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At long last. It’s time to take a deep breath because the physical work, and often frenetic pace of the growing season looks to be winding down. Not having a million things to accomplish in the garden may find some folks feeling a bit bereft, but others are pretty happy. At the Garden Center, we’re clearancing trees, shrubs and perennials while stocking up on holiday decor. We have mixed emotions about the end of the outdoor gardening season. What about you?

Lots of gardeners put their houseplants outside for the summer. They grow like crazy and are much easier to care for. I’m hoping that you’ve brought them back inside, inspected them for bugs, and arranged them according to light level requirements. With shorter day lengths and the inevitable cloudy days of late fall and early winter, your plants won’t be using as much water. Be sure to check the soil before watering. Always water thoroughly, but then let the soil dry before watering again. A moisture meter can be a good investment if you are an over-waterer. Cut back on fertilizer too, especially for foliage plants. Don’t be alarmed if some leaves begin to yellow and fall off the plants. In fact, you should expect some leaf loss as your plants re-adjust to indoor living.

For winter bloomers like orchids, cyclamen and Christmas cacti, now is the time to be using a bloom boosting fertilizer. Orchids especially, are often grown in a bark mixture, which doesn’t retain nutrients very well, so start following a regular feeding schedule. We like water, water, fertilize. You’ll reap the benefits in January and February when flower spikes appear like magic. And make sure to place your Christmas Cacti in a room that is not lit at night. Flowering is triggered by day length, making darkness at night just as important as sun during the day.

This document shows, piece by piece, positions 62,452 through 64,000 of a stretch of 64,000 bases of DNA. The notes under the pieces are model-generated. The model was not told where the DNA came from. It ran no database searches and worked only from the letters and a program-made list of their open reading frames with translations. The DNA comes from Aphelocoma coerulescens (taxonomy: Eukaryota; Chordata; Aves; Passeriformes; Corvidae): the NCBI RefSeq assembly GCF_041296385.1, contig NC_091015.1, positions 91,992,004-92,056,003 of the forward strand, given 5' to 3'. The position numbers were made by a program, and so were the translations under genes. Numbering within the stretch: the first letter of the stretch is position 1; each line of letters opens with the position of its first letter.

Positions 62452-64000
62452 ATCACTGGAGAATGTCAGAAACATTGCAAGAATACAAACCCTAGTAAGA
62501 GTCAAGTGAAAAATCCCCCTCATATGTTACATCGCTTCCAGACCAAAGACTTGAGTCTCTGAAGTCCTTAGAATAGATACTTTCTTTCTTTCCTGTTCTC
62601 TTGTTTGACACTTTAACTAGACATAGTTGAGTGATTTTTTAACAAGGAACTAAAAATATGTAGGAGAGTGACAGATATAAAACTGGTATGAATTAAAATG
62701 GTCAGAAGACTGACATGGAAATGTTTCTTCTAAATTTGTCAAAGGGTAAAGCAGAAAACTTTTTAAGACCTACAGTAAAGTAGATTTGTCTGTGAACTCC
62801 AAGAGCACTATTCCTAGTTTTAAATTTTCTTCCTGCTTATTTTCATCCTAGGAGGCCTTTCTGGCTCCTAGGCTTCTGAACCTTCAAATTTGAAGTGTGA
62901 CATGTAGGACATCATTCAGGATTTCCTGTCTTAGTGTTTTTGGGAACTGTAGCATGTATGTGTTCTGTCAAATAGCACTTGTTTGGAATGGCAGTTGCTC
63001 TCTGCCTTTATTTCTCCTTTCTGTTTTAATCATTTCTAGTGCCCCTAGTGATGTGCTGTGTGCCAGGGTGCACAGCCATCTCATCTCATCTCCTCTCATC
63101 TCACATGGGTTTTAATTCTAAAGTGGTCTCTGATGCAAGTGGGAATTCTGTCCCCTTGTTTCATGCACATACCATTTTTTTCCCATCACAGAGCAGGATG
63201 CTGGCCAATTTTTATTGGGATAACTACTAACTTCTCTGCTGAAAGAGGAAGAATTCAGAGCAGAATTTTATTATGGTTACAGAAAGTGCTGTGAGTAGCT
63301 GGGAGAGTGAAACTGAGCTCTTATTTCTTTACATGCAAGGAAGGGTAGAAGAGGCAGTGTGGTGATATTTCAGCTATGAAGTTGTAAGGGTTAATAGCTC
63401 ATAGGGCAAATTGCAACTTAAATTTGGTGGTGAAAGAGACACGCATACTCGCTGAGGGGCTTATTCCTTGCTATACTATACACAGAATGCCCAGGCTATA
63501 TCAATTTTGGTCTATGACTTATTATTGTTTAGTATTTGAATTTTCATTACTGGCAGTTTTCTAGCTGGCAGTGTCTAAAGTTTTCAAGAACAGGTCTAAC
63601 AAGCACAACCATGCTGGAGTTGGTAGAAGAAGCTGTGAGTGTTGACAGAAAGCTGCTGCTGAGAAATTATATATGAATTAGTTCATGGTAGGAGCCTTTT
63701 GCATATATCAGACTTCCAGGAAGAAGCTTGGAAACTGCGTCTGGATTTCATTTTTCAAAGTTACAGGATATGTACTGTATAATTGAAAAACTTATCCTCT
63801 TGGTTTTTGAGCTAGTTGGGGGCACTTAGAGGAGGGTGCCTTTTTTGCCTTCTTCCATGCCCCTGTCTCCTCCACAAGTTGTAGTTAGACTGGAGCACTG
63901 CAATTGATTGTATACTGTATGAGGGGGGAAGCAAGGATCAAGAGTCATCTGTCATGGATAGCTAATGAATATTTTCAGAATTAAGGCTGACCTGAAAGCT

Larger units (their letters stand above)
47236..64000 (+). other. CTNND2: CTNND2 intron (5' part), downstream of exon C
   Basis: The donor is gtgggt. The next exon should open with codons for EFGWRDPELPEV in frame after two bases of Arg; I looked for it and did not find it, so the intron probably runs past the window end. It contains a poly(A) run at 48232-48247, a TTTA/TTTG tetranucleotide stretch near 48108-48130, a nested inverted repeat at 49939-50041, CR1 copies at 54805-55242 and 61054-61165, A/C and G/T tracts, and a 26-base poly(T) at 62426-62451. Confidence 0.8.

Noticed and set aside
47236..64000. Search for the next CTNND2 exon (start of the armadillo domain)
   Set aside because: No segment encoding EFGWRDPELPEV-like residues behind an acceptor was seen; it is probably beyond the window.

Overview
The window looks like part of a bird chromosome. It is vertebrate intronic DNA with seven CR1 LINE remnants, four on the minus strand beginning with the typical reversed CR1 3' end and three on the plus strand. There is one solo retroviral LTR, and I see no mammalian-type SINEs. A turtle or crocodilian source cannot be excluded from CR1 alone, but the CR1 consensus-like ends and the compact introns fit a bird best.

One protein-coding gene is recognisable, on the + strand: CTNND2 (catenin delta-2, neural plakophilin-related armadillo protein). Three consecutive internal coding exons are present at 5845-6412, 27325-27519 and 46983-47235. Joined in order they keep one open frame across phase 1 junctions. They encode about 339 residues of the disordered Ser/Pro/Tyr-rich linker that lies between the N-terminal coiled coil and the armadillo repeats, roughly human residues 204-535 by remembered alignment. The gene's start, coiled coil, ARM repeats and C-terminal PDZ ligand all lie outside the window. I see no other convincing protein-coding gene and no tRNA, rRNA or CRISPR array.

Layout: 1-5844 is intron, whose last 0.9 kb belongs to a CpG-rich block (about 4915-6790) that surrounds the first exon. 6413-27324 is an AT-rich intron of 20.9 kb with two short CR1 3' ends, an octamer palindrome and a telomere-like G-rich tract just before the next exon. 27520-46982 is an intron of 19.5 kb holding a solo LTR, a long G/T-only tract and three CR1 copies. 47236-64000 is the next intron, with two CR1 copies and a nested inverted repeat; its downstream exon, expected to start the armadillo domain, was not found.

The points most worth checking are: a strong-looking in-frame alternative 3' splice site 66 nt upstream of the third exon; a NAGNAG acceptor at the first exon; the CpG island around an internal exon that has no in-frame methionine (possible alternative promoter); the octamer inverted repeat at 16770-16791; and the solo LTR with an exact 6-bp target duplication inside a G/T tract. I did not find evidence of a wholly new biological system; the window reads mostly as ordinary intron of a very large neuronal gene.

Keep checking for insect pests. Observation is the key to catching problems early when they are still treatable. Bond with your plants, looking at them often and doing weekly inspections. They’ll reward your efforts with less maintenance time. Some people play music for their houseplants, talk to them and even name them. I say do whatever works. What happens in the garden, stays in the garden!

Don’t stop raking leaves and removing them from grassy areas. If left on the lawn, large leaves block the sunlight and trap moisture, increasing the risk for disease and winter damage. But you should leave them in your beds. Many beneficial insects overwinter in leaf litter. And it’s probably time to pack up your lawn equipment. Clean the blades on your mower, stash your trowels in a bucket of sand mixed with a bit of motor oil and find a safe place for your pruners.

Your lawn will keep growing until the ground freezes, but the rate of growth slows considerably. And though you may not notice much happening above the ground, underneath is a different story. If you’re wondering whether or not you can still apply a fall fertilizer. This season’s warmer temperatures have benefited garden procrastinators! You have until the end of the month. After that, we are all at the mercy of Mother Nature. And she can be fickle at these transitory times.